<< by on October 20th, 2010
The last session of the day that I attended Tuesday was a presentation by NYTimes Best Selling Author and SES Advisory Board Member, Bryan Eisenberg. Eisenberg took this time to give insight about pay-per-click (PPC) advertising and revealed his secret tips that will help improve PPC campaign performance.
He began by stating that The Holy Grail of PPC Marketing consists of 4 elements:
- Click Through Rate (CTR)
- Conversion Rate
- Quality Score
Eisenberg stated that he has a magic formula to improve CTR and conversions. He calls this magic formula The Conversion Trinity which consists of three imperative elements.
The Conversion Trinity:
- Relevancy- the ad must be relevant to the customers original search query
- Value- the customer needs to be able to see why your company or product is the right solution
- Call to Action- the steps that customer is going to take must be obvious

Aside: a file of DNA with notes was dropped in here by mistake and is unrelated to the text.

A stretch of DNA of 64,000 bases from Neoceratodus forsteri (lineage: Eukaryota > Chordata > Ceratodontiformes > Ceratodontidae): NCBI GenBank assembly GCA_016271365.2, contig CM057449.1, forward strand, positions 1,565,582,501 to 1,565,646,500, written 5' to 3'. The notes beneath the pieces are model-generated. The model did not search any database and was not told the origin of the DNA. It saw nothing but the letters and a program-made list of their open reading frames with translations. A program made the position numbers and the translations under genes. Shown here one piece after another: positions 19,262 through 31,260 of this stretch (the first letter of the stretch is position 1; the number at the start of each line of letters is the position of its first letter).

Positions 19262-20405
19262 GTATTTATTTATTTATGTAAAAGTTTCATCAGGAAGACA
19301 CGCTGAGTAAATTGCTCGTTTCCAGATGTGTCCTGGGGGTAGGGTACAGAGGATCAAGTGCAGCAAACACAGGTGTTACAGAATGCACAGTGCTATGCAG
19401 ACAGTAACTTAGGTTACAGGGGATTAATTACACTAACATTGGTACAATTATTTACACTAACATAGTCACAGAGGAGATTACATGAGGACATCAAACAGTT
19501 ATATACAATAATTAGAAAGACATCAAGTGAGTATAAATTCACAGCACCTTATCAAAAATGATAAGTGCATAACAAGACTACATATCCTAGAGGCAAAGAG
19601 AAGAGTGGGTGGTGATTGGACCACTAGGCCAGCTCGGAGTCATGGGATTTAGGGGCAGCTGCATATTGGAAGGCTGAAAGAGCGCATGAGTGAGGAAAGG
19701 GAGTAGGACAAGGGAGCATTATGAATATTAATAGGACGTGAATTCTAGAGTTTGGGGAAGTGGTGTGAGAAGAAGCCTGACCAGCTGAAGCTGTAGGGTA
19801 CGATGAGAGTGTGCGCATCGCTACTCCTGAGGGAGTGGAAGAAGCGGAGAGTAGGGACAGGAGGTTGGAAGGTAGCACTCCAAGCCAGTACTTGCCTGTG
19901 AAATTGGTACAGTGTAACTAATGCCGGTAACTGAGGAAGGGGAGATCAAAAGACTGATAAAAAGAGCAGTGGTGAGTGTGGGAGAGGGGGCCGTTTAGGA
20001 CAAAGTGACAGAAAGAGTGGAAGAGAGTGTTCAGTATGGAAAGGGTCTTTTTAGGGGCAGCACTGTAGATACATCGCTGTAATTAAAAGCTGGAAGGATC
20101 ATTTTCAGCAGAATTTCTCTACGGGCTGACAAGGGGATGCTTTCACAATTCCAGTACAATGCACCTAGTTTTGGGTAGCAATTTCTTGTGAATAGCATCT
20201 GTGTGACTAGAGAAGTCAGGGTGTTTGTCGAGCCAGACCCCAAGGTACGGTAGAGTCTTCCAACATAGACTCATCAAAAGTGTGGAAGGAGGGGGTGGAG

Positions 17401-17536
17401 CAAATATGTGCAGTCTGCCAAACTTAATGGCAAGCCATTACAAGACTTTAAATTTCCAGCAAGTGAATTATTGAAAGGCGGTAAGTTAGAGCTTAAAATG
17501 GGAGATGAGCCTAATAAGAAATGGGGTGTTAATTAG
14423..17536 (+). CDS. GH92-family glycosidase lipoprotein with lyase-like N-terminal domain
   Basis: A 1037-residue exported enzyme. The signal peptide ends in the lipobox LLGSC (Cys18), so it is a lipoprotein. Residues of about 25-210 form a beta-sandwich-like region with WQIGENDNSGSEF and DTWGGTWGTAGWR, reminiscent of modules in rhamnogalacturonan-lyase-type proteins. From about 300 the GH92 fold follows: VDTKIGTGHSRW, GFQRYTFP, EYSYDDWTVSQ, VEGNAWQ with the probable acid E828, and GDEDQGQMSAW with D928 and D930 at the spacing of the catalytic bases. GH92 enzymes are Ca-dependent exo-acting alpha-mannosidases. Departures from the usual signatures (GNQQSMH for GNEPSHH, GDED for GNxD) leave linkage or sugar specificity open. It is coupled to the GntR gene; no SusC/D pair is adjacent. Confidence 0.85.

This idea goes beyond just the ad. These 3 elements (relevancy, value, and call to action) must also be in place on the landing page. The ad may have all three elements, but if the landing page doesn’t, the customer will not convert. The closer you can match the costumer’s search query to the landing page, the better chance you have of getting a conversion.
Eisenberg then applied these techniques by looking at several ads and landing pages from audience members’ campaigns. He discussed which of the elements their ads and landing pages were successful with and which needed to be improved. Some additional tips that he gave while exploring these ads and landing pages were:
- The more precise you can be with numbers in the ad the more value the ad will have (ex: over 1,000 collectibles)
- Another way to create more value is to talk about special benefits like sales, warranties, etc…
- Call to action phrases should be specific and explain exactly what is going to happen. (ex: You do not want the call to action to simply be “Watch our Video” because that doesn’t tell what the video is actually about.)
- Eisenberg said, “People digest information in bite size pieces”. Information needs to be easy to find and simple to read (use bullets, lists, headlines, etc).